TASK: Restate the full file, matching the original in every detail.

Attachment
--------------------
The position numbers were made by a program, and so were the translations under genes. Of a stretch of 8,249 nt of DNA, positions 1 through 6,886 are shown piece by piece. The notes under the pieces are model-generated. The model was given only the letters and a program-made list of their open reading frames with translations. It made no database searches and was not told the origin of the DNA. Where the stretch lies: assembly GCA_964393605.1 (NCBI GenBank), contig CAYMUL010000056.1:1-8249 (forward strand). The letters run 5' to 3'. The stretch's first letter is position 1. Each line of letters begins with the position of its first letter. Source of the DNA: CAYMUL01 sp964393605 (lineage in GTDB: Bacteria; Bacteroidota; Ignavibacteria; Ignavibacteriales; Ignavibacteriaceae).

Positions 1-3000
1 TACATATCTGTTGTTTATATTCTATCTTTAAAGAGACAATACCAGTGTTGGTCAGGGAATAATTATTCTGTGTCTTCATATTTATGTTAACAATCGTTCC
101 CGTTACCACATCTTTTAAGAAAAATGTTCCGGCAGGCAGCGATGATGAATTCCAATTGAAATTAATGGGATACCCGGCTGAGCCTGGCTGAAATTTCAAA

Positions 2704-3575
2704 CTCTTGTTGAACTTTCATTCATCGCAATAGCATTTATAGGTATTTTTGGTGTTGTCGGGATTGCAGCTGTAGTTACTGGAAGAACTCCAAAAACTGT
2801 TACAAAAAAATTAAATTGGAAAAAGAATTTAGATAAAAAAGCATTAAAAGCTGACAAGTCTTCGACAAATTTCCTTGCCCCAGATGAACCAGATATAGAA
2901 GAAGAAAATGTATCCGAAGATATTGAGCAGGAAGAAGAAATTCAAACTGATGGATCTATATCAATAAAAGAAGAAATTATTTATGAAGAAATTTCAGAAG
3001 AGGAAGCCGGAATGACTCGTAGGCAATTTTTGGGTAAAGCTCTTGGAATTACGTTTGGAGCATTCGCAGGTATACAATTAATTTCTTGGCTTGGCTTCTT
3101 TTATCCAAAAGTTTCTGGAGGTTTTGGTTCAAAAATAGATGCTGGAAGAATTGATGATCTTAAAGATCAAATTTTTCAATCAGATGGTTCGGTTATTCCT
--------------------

The position numbers were made by a program, and so were the translations under genes. Of a stretch of 8,249 nt of DNA, positions 1 through 6,886 are shown piece by piece. The notes under the pieces are model-generated. The model was given only the letters and a program-made list of their open reading frames with translations. It made no database searches and was not told the origin of the DNA. Where the stretch lies: assembly GCA_964393605.1 (NCBI GenBank), contig CAYMUL010000056.1:1-8249 (forward strand). The letters run 5' to 3'. The stretch's first letter is position 1. Each line of letters begins with the position of its first letter. Source of the DNA: CAYMUL01 sp964393605 (lineage in GTDB: Bacteria; Bacteroidota; Ignavibacteria; Ignavibacteriales; Ignavibacteriaceae).

Positions 1-3000
1 TACATATCTGTTGTTTATATTCTATCTTTAAAGAGACAATACCAGTGTTGGTCAGGGAATAATTATTCTGTGTCTTCATATTTATGTTAACAATCGTTCC
101 CGTTACCACATCTTTTAAGAAAAATGTTCCGGCAGGCAGCGATGATGAATTCCAATTGAAATTAATGGGATACCCGGCTGAGCCTGGCTGAAATTTCAAA

Positions 2704-3575
2704 CTCTTGTTGAACTTTCATTCATCGCAATAGCATTTATAGGTATTTTTGGTGTTGTCGGGATTGCAGCTGTAGTTACTGGAAGAACTCCAAAAACTGT
2801 TACAAAAAAATTAAATTGGAAAAAGAATTTAGATAAAAAAGCATTAAAAGCTGACAAGTCTTCGACAAATTTCCTTGCCCCAGATGAACCAGATATAGAA
2901 GAAGAAAATGTATCCGAAGATATTGAGCAGGAAGAAGAAATTCAAACTGATGGATCTATATCAATAAAAGAAGAAATTATTTATGAAGAAATTTCAGAAG
3001 AGGAAGCCGGAATGACTCGTAGGCAATTTTTGGGTAAAGCTCTTGGAATTACGTTTGGAGCATTCGCAGGTATACAATTAATTTCTTGGCTTGGCTTCTT
3101 TTATCCAAAAGTTTCTGGAGGTTTTGGTTCAAAAATAGATGCTGGAAGAATTGATGATCTTAAAGATCAAATTTTTCAATCAGATGGTTCGGTTATTCCT